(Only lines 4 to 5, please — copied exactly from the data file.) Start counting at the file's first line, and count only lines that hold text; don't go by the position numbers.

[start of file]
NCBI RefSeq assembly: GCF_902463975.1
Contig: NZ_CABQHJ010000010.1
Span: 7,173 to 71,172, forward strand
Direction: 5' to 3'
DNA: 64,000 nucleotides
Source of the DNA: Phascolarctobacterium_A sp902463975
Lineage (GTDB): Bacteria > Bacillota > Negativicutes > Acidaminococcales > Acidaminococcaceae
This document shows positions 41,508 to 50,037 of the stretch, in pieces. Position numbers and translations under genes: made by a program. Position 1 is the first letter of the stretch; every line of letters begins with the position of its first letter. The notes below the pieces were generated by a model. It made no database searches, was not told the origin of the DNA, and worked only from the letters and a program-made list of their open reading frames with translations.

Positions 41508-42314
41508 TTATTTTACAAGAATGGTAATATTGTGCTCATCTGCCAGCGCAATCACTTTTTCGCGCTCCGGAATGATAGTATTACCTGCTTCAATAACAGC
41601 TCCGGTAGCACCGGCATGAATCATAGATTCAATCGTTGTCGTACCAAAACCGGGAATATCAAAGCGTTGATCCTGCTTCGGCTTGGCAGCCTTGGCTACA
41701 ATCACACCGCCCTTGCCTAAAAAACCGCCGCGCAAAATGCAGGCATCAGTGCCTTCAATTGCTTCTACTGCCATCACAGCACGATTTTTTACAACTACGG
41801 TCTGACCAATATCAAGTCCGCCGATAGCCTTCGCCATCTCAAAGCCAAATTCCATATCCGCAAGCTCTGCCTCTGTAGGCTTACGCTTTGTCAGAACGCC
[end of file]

Direction: 5' to 3'
DNA: 64,000 nucleotides